Last Updated on February 27, 2023 by MacNaughtan
The thought of going whale watching in Newfoundland’s iceberg alley made me tingle with delight. Would I see some whales? What about Puffins? Maybe an iceberg, even though it’s late in the season? I didn’t know if I would see any of them, but the very thought of maybe seeing something was enough to get me excited.
I started with a boat tour with Twillingate Adventure Tours, led by Perry Young and his sister Kim. The boat, a 55-foot beat, carries roughly 40 people and departs four times a day. Our tour was 2.5 hrs in length and ventured around the scenic coastline, as we looked for whales. The boat was full (mostly seniors on an adventure caravan tour), which meant that once I found a place to stand, I stayed there for fear of being pushed out should a whale be spotted.
We were told one could find humpbacks, orcas, fin, and minke whales, in the waters around Twillingate Islands, and sure enough, about an hour after our tour started, we spotted two minke whales. Yay! Unfortunately, there were a little far off, and getting a good shot was rather difficult.
It was interesting to watch the two of them swim around (there is only one in the photo as one would surface immediately after the other had gone back under). After about 15-20 mins the whales disappeared and our tour continued along the coastline, taking in some of the scenic coves before returning to dock in Twillingate.
After docking back in Twillingate I decided to check out another boat tour. One that came recommended by my friend Candice Walsh after she participated in a tour with the sister company in St. John’s. That being said this wasn’t going to be a boat tour similar to the one I had just completed, no, this was going to be a boat tour on a zodiac! It’s a totally different experience. Where the first tour accommodated up to 40 people, my tour with Close Encounters maxed out at 12, and on the day I took their tour there were only four of us. Score!
Have you ever ridden in a zodiac? OMG, I swear there were times when I thought Grant was purposely looking for big waves to cut through (he wasn’t of course). I sat near the front, camera in one hand, and bracing myself with the other. As Grant took us out into open water we started looking for the telltale signs of whale activity, spouts of water from whales breaching. Each of us scanned the horizon, and whenever we thought we saw something Grant would stop the zodiac, grab his binoculars, and check it out.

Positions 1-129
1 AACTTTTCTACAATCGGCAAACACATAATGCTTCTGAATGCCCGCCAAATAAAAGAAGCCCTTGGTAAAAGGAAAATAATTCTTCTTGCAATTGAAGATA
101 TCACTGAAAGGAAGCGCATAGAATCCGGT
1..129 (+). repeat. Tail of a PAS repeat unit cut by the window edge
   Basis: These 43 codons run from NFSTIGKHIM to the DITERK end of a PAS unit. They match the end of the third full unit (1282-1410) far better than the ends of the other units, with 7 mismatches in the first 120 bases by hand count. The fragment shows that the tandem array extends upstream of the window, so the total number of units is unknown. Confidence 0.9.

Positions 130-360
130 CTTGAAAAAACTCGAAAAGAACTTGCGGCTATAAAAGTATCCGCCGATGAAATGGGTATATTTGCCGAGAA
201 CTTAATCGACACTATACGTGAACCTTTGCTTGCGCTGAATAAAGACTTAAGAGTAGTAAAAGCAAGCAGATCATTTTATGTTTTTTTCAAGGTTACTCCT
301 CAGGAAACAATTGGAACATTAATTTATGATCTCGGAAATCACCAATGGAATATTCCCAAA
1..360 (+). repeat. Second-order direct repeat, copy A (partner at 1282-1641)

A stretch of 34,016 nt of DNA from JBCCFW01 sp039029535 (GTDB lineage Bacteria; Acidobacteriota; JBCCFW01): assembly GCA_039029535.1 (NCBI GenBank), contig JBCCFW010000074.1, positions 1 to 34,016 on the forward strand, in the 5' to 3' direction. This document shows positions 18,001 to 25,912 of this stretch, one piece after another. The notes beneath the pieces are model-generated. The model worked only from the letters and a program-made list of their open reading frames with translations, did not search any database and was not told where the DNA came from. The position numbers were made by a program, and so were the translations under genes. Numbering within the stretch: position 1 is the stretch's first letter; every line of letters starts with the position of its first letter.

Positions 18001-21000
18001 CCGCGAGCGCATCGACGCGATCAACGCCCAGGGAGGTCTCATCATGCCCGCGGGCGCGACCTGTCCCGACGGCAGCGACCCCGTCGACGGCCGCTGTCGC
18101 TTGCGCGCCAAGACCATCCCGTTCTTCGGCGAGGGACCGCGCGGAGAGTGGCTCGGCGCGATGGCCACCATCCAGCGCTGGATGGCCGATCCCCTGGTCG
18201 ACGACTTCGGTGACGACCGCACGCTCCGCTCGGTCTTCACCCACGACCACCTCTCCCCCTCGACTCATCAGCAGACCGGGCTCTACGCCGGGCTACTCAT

Most of the time we were completely wrong (like 99.9% of the time). That being said, we did see PUFFINS! It’s an exciting thing as I was told that Puffins don’t really hang out in Twillingate. I was dying to get a close-up, but Puffins are kind of shy, and whenever we tried to get closer the puffin would panic, try to fly, panic some more, then just give up and dive underwater. It. Was. Hilarious.
OMG puffins are so freaking cute. I loved watching their little butts wiggle in the water as they swim around. Adorable.
Our whale encounter was a lot more difficult than our puffin encounter (and for the record, I saw like 10 of them), but near the end of our tour, we did see a Fin whale! Okay, it was a little far away and because there were other boats circling we couldn’t get too close, but I saw it!
Whales are fickle creatures, but when encounters happen, being on the zodiac vs one of the larger vessels makes all the difference. Here is a rather amazing video Grant shot of humpback whales who FOLLOWED the zodiac! Wow.
Travelling to Twillingate in June and July are probably the best times for spotting icebergs, and whales… well whale encounters can happen at any time.
After my morning and afternoon of boat tours I was chilled and in need of a very HOT shower back at All Season’s B&B before I could even think of going out to snap photos, and eat dinner. Twillingate has been full of surprises and I can almost see myself spending a summer here. Can you imagine whale watching EVERY DAY?! I swear Grant has the best job in the world.